Mr. Valentino’s first job as a fashion designer was at the couture house of Jean Dessès. While working at the Dessès atelier in Paris, he sketched ten dresses—the “Dream” dresses, as they’re known now. And indeed, these frocks remained a fantasy for nearly forty years: Mr. Valentino’s sketches were only realized as clothes in 1990, when they were made up by the workers at his own atelier, for inclusion in the retrospective exhibition “Valentino: Thirty Years of Magic.” As Bernadine Morris noted in her book Valentino, the ten “Dream” styles opened the exhibition, and “were immediately revealed to be precursors of themes which [Mr. Valentino] would elaborate on later in his career.”
So what are the “Dream” dresses? The silhouettes for day are pencil-slender, sometimes for evening, too. There are a few, as Morris put it, “bouffant” shapes for evening as well, nip-waist cocktail frocks descending to the calf or ankle, which were very much in keeping with the New Look style of their 1955 design. Embellishment, a key motif for Mr. Valentino throughout his career, is present in the “Dream” looks, with jewel embroidery and (Morris’ words again) “back-flowing chiffon panel or capes” that soften the effect of the slimmer shapes. Other flourishes that Mr. Valentino would later revisit include leopard print and graphic black-and-white embroidery.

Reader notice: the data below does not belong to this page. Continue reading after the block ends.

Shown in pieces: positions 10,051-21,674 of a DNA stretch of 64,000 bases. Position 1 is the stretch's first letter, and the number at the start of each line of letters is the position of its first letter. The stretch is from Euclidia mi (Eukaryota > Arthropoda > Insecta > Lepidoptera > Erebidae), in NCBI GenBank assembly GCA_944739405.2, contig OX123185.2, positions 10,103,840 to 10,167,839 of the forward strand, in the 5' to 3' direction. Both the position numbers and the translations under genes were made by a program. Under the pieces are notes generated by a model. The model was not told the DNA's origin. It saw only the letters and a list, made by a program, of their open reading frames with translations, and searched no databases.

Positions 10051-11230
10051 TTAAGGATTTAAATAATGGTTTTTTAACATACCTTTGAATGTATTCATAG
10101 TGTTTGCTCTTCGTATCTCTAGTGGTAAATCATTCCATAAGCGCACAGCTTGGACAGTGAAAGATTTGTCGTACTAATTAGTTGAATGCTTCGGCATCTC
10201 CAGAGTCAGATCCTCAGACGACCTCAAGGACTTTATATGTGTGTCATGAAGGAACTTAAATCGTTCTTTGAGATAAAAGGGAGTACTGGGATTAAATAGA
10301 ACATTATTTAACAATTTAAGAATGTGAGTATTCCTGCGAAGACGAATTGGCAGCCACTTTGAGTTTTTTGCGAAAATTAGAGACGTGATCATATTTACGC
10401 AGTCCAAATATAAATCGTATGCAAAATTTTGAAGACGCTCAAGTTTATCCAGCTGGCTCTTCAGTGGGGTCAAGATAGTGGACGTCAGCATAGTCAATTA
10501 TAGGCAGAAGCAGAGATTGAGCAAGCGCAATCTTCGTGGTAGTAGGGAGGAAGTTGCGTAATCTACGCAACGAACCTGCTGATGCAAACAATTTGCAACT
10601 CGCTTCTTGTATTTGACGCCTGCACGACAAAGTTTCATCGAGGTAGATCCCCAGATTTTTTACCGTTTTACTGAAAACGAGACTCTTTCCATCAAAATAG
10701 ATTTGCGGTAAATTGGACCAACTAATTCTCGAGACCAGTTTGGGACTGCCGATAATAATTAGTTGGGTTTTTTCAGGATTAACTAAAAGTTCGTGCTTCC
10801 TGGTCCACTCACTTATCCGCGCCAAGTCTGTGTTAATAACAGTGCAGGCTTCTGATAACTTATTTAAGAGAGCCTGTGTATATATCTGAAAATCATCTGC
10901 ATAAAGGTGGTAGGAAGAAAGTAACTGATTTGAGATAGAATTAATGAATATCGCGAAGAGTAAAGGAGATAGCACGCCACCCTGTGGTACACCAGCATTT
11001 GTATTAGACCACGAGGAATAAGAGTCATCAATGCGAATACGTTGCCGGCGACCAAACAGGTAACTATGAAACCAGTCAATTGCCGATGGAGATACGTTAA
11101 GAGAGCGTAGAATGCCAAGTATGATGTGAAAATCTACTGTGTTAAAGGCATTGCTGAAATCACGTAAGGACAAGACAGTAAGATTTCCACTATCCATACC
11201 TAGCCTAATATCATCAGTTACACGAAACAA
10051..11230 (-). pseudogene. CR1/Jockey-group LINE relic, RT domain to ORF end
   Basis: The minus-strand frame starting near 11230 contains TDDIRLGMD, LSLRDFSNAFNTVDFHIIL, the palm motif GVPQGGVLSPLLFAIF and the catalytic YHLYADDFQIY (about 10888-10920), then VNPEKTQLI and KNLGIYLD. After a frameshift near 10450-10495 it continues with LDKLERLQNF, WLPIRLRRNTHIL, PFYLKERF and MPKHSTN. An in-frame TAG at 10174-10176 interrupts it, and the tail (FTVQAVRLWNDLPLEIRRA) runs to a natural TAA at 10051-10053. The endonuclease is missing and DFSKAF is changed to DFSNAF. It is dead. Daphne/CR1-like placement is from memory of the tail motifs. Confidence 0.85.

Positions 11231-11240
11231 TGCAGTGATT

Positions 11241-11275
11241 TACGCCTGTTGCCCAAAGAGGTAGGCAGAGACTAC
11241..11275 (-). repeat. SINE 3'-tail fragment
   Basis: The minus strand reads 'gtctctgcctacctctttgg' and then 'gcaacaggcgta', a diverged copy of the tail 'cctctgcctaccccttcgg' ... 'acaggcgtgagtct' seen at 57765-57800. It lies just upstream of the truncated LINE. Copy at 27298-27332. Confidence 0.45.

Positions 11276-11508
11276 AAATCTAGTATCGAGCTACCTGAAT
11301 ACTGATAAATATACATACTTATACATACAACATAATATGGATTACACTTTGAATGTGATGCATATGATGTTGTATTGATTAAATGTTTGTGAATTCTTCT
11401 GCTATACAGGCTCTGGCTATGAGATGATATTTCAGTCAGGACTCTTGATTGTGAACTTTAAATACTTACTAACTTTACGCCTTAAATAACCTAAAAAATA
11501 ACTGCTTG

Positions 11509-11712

“We can see in this mini-collection the first appearance of Valentino red,” Morris wrote of the color that first seduced Mr. Valentino on a trip to the opera in Barcelona. But, she added, the most important Valentino signature the Dream looks foreshadowed was the designer’s career-long sense of soigné, or, in her words, “elegance and authority.” “These are in no way the sketches of a tentative student,” Morris noted. “Rather, it is as if Valentino as a designer emerged fully grown from the head of Zeus. The dresses work and each has a sense of balance and proportion—an astonishing accomplishment for a man in his early twenties.” Four years after creating the “Dream” dress sketches, Mr. Valentino would open his own atelier on the Via Condotti in Rome.